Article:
The Top 3 Ways Information Leaks Occur
Patient confidentiality leaks occur for many reasons. In some cases, a company’s information security infrastructure is susceptible to hacking. Some organizations also fail to thoroughly train their workers in HIPAA compliance and to give them the tools to succeed. In other cases, medical officials inadvertently disclose information covered under HIPAA because so many people are involved in a case. However, lack of satisfactory policies on “bring your own devices” is a huge issue
Many hospitals, medical facilities and other medical offices let doctors and staffers use their own devices for communication about patients. The companies frequently don’t establish stringent enough BYOD policies, and many also don’t train users properly. Here are the top three ways information leaks occur, and how you can make sure they don’t happen in your healthcare organization.
1. Lack of parameters on which devices can be used
New devices, from cellphones, tablets, laptops and PCs, come out every year. Medical offices are faced with staffers who use a wide range of operating systems capable of handling tasks of varying levels—and those devices come with different vulnerabilities. A medical office’s in-house technical support team, or the one it contracts with, should list the devices it is able to troubleshoot, and specify the operating system and updates needed for each device. Look for mobile health platforms that integrate with all systems for smooth interoperability.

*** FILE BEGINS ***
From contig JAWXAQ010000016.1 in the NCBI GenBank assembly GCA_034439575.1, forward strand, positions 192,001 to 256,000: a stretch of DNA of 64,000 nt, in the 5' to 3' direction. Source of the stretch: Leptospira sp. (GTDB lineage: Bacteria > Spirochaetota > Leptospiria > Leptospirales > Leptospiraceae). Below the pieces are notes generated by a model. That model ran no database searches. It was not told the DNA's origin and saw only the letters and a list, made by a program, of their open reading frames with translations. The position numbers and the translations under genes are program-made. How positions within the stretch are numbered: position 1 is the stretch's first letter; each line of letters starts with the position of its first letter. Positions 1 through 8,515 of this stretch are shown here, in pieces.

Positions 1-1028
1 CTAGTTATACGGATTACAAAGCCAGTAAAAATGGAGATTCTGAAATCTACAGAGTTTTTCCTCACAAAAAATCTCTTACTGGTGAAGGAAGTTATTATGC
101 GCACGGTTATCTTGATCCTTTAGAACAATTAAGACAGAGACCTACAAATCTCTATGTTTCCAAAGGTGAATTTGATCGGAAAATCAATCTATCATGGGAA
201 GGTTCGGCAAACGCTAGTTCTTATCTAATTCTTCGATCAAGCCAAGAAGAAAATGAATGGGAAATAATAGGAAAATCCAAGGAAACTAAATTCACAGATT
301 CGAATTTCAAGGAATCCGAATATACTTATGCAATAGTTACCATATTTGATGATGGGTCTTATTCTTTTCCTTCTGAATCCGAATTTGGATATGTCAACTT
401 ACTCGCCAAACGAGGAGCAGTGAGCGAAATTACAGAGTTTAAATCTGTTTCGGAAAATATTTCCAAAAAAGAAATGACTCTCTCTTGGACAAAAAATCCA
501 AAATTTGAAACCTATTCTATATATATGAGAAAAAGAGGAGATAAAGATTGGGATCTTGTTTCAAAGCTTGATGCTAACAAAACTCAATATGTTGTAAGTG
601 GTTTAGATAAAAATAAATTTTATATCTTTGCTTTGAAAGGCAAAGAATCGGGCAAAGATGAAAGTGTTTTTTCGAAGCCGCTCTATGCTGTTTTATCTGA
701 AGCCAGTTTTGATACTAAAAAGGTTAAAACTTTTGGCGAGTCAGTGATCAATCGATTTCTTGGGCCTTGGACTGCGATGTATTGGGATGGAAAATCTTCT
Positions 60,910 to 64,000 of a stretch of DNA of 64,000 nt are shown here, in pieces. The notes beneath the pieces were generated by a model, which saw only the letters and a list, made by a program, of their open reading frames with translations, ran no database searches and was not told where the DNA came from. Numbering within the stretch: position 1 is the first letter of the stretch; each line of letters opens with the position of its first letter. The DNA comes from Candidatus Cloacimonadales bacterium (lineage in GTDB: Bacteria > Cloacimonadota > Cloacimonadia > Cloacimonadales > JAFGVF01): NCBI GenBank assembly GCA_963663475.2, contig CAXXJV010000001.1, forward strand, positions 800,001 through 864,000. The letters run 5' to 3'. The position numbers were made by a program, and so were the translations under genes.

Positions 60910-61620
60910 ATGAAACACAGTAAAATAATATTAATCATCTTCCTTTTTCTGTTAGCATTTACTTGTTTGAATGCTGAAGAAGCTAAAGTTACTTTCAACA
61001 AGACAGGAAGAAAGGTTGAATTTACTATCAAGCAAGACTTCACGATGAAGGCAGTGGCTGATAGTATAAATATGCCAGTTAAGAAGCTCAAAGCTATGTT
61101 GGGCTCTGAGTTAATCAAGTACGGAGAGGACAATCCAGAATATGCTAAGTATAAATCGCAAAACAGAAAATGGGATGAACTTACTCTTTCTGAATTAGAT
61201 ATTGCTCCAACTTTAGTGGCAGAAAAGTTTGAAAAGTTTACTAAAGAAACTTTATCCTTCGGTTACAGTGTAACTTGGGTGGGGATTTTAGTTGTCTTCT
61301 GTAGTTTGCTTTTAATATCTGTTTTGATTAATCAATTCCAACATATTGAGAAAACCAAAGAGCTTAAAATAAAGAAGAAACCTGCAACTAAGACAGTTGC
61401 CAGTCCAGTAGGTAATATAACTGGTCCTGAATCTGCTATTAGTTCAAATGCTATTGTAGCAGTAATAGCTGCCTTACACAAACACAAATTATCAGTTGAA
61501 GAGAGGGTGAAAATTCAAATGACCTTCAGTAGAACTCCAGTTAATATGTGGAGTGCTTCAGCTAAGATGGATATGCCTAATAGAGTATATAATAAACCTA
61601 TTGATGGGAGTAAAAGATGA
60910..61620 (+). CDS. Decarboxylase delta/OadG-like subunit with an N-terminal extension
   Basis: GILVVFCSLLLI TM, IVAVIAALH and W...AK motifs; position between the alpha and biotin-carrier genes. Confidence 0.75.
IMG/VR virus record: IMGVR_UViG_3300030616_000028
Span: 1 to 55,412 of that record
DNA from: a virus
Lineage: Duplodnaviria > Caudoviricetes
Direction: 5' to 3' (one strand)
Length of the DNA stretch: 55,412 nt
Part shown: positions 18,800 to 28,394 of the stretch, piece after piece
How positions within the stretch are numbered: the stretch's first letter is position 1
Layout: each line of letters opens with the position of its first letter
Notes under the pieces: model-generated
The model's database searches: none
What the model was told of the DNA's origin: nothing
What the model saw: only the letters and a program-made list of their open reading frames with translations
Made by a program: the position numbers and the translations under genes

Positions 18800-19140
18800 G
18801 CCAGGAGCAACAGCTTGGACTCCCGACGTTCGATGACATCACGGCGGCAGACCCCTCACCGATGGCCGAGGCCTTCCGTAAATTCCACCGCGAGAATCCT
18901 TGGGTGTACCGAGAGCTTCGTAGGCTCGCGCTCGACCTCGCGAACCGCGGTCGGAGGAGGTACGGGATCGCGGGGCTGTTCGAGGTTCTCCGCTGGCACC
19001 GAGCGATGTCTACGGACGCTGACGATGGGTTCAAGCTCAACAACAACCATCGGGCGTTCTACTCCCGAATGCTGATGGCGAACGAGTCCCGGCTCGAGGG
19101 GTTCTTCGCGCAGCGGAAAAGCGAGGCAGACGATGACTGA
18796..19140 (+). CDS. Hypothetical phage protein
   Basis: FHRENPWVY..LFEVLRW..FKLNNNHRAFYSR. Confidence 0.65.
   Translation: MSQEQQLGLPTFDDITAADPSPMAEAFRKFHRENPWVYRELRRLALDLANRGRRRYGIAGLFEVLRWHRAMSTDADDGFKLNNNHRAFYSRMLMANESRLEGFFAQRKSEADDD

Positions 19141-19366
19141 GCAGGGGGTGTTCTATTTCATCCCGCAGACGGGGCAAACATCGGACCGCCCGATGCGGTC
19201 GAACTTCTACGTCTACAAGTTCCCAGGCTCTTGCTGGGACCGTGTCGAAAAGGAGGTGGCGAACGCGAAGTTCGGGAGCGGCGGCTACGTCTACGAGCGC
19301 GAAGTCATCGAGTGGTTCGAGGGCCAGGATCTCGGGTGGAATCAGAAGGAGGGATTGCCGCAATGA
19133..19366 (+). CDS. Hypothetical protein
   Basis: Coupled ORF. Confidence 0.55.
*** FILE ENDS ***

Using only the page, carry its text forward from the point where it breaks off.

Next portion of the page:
2. No policy on permitted apps
Using normal communication channels instead of secure messaging inevitably leads to patient leaks. For example, when a healthcare professional uses normal texting to relay patient information, he compromises the security of the data. Medical offices must outline a policy on allowed apps in general and which apps must be used for work purposes.
Many offices who have established competent policies use Doc Halo’s secure text messaging platform. It satisfies HIPAA requirements that state patient information cannot be disclosed to anybody outside the healthcare professionals working with the patient. Doc Halo’s all-in-one messaging interface streamlines work, increases productivity and just as importantly, provides secure messaging to stave off information leaks.
Even if your facility doesn’t allow healthcare professionals to use personal devices for patient communication, all official devices need a centralized secure messaging platform.
3. Lackluster security
No password policy and no settings for locks due to inactivity are all too common. Medical offices should have clear security expectations regarding password structure and length (think capital letters, numbers, and characters). They should also tell staffers how long they can have their devices inactive before it locks, and should permit only selective access to internal networks.
Your office should also have a policy that explains what happens if a staffer loses his device or it is stolen. Obviously, expert personnel need to perform remote wiping of data, but because a staffer has used the device, the policy needs to explain in advance that he risks losing his personal data. Therefore, it’s important to clarify right from the beginning who pays for the devices and the various usage plans. It’s reasonable to expect healthcare facilities to pay for most or all of a plan since staffers need to minimize the personal data they keep on such devices.
Regardless of policy specifications, a medical office must be vigilant about keeping up with changing technologies and evolving issues. A BYOD strategy is only as good as its weakest link and as the knowledge of the people behind it. Monitor it, perform security checks, and remain flexible enough to make quick adjustments.